[Home ] [Archive]   [ فارسی ]  
:: Main :: About :: Current Issue :: Archive :: Search :: Submit ::
:: Volume 7, Issue 4 (autumn 2019) ::
Shefaye Khatam 2019, 7(4): 1-7 Back to browse issues page
Receptive Field Encoding Model for Dynamic Natural Vision
Fatemeh Kamali, Amir Abolfazl Suratgar *, Mohamad Bagher Menhaj, Reza Abbasi Asl
Department of Electrical Engineering, Amirkabir University of Technology, Tehran, Iran , a-suratgar@aut.ac.i
Abstract:   (119 Views)
Introduction: Encoding models are used to predict human brain activity in response to sensory stimuli. The purpose of these models is to explain how sensory information represent in the brain. Convolutional neural networks trained by images are capable of encoding magnetic resonance imaging data of humans viewing natural images. Considering the hemodynamic response function, these networks are capable of estimating the blood oxygen level dependence of subject viewing videos without any recurrence or feedback mechanism. For this purpose, feature map extracted from the convolutional neural network and the concept of receptive field has been used for the encoding model. The main assumption of this model is that activity in each voxel encodes a spatially localized region across multiple feature maps and for each voxel and this area are fixed for all feature maps. Contribution of each feature map in the activity of each voxel is determined by the corresponding weight. Materials and Methods: In this study, three healthy volunteers watching a set of videos. This collection contains images that represent real-life visual experience. MRI and fMRI data are acquired on a 3 tesla MRI system phase-array surface coil. Results: Data revealed that human visual cortex has hierarchical structure. Earlier visual areas have a smaller receptive field size in and response to simple feature like edge, whereas higher visual areas have a larger receptive field size and response to more complex features, such as pattern. Conclusion: This model of video stimuli has a higher interpretation capacity than the previous models.
Keywords: Magnetic Resonance Imaging, Visual Cortex, Brain
Full-Text [PDF 879 kb]   (32 Downloads)    
Type of Study: Research --- Open Access, CC-BY-NC | Subject: Basic research in Neuroscience
References
1. Güçlü U, van Gerven MA. Deep neural networks reveal a gradient in the complexity of neural representations across the ventral stream. J Neurosci. 2015; 35(27): 10005-14. [DOI:10.1523/JNEUROSCI.5023-14.2015]
2. Dumoulin SO, Wandell BA. Population receptive field estimates in human visual cortex. Neuroimage. 2008; 39(2): 647-60. [DOI:10.1016/j.neuroimage.2007.09.034]
3. Kay KN, Naselaris T, Prenger RJ, Gallant JL. Identifying natural images from human brain activity. Nature. 2008; 452(7185): 352-5. [DOI:10.1038/nature06713]
4. Nishimoto S, Vu AT, Naselaris T, Benjamini Y, Yu B, Gallant JL. Reconstructing visual experiences from brain activity evoked by natural movies. Curr Biol. 2011; 21(19): 1641-6. [DOI:10.1016/j.cub.2011.08.031]
5. Naselaris T, Stansbury DE, Gallant JL. Cortical representation of animate and inanimate objects in complex natural scenes. J Physiol Paris. 2012; 106(5-6): 239-49. [DOI:10.1016/j.jphysparis.2012.02.001]
6. Stansbury DE, Naselaris T, Gallant JL. Natural scene statistics account for the representation of scene categories in human visual cortex. Neuron. 2013; 79(5): 1025-34. [DOI:10.1016/j.neuron.2013.06.034]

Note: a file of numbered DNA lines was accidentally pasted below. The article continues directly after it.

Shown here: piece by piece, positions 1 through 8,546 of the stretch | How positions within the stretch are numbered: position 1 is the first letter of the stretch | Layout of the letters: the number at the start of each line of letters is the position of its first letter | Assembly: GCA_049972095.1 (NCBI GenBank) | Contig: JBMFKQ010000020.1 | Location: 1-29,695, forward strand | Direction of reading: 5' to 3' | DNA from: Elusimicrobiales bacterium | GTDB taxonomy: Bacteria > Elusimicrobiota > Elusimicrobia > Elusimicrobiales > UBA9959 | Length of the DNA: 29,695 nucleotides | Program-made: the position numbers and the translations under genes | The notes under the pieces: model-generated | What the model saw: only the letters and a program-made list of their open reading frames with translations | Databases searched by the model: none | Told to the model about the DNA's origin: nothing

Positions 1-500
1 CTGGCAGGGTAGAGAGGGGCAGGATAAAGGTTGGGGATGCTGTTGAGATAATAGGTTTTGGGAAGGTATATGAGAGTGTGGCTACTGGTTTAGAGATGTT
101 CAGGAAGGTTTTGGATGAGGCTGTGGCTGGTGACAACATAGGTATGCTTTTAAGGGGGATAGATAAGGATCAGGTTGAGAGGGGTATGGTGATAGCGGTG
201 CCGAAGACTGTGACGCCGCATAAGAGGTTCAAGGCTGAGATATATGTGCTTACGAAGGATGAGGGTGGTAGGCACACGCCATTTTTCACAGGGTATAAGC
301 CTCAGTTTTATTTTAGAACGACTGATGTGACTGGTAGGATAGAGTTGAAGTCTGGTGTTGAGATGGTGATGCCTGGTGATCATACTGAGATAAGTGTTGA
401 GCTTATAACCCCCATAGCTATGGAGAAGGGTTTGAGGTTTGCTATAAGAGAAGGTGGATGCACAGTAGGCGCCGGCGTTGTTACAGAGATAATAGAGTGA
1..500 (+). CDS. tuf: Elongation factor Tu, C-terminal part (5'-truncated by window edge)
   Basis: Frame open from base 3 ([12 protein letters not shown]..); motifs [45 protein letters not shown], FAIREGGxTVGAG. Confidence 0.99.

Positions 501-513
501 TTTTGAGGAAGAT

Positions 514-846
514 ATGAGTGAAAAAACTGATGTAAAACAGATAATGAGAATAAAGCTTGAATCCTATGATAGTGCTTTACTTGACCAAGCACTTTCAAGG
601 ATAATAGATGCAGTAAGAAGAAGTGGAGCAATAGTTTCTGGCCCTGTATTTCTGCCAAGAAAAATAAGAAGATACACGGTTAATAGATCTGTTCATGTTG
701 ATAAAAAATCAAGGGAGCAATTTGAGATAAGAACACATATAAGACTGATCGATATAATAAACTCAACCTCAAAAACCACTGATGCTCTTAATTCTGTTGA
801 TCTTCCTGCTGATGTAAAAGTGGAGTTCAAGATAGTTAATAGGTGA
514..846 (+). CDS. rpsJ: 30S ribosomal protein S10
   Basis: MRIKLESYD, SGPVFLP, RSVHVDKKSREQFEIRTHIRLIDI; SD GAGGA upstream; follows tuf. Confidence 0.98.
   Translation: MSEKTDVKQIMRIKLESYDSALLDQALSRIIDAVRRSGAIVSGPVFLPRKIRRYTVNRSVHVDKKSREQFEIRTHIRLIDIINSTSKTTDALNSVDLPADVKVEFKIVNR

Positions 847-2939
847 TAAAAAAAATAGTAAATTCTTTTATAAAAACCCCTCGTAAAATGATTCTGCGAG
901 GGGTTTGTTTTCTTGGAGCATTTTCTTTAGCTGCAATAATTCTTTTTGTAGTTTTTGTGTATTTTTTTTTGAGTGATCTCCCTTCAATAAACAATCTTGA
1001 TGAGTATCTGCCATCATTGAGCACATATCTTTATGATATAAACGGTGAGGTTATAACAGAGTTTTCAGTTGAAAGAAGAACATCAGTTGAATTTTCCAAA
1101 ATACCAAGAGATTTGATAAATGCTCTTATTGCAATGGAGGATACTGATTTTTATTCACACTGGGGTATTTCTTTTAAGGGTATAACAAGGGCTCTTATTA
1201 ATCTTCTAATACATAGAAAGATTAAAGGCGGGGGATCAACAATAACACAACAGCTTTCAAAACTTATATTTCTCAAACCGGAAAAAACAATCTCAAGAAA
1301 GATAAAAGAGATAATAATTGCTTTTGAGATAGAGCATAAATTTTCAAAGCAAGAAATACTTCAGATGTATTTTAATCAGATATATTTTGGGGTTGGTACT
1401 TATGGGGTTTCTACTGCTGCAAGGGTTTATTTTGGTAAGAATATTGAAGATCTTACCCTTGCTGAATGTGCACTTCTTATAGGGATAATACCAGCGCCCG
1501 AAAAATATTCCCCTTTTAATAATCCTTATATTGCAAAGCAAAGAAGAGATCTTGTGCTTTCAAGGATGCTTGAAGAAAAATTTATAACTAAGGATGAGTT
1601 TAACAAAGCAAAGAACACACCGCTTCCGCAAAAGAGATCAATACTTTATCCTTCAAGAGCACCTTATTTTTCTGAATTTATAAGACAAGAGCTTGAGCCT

7. LeCun Y, Bengio Y, Hinton G. Deep learning. Nature. 2015; 521(7553): 436. [DOI:10.1038/nature14539]
8. Cichy RM, Khosla A, Pantazis D, Torralba A, Oliva A. Deep neural networks predict hierarchical spatio-temporal cortical dynamics of human visual object recognition. arXiv preprint arXiv:1601.02970. 2016. [DOI:10.1038/srep27755]
9. Agrawal P, Stansbury D, Malik J, Gallant JL. Pixels to voxels: modeling visual representation in the human brain. arXiv preprint arXiv:1407.5104. 2014.
10. Khaligh-Razavi SM, Kriegeskorte N. Deep supervised, but not unsupervised, models may explain IT cortical representation. PLoS Comput Biol. 2014; 10(11): e1003915. doi: 10.1371/journal.pcbi.1003915. [DOI:10.1371/journal.pcbi.1003915]
11. St-Yves G, Naselaris T. The feature-weighted receptive field: an interpretable encoding model for complex feature spaces. NeuroImage. 2018; 180: 188-202. [DOI:10.1016/j.neuroimage.2017.06.035]
12. Wen H, Shi J, Zhang Y, Lu KH, Cao J, Liu Z. Neural encoding and decoding with deep learning for dynamic natural vision. Cerebral Cortex. 2017; 28(12): 4136-60. [DOI:10.1093/cercor/bhx268]
13. Krizhevsky A, Sutskever I, Hinton GE. Imagenet classification with deep convolutional neural networks. Advances in Neural Information Processing Systems. 2012; 25(2): 1-9.
14. Russakovsky O, Deng J, Su H, Krause J, Satheesh S, Ma S, et al. Imagenet large scale visual recognition challenge. International Journal of Computer Vision. 2015; 115(3): 211-52. [DOI:10.1007/s11263-015-0816-y]
15. Henson R, Friston K. Convolution models for fMRI. statistical parametric mapping: The analysis of functional brain images. 2007: 178-92. [DOI:10.1016/B978-012372560-8/50014-0]



XML   Persian Abstract   Print


Download citation:
BibTeX | RIS | EndNote | Medlars | ProCite | Reference Manager | RefWorks
Send citation to:

Kamali F, Suratgar A A, Menhaj M B, Abbasi Asl R. Receptive Field Encoding Model for Dynamic Natural Vision. Shefaye Khatam. 2019; 7 (4) :1-7
URL: http://shefayekhatam.ir/article-1-1991-en.html


Volume 7, Issue 4 (autumn 2019) Back to browse issues page
مجله علوم اعصاب شفای خاتم The Neuroscience Journal of Shefaye Khatam
Persian site map - English site map - Created in 0.06 seconds with 32 queries by YEKTAWEB 3991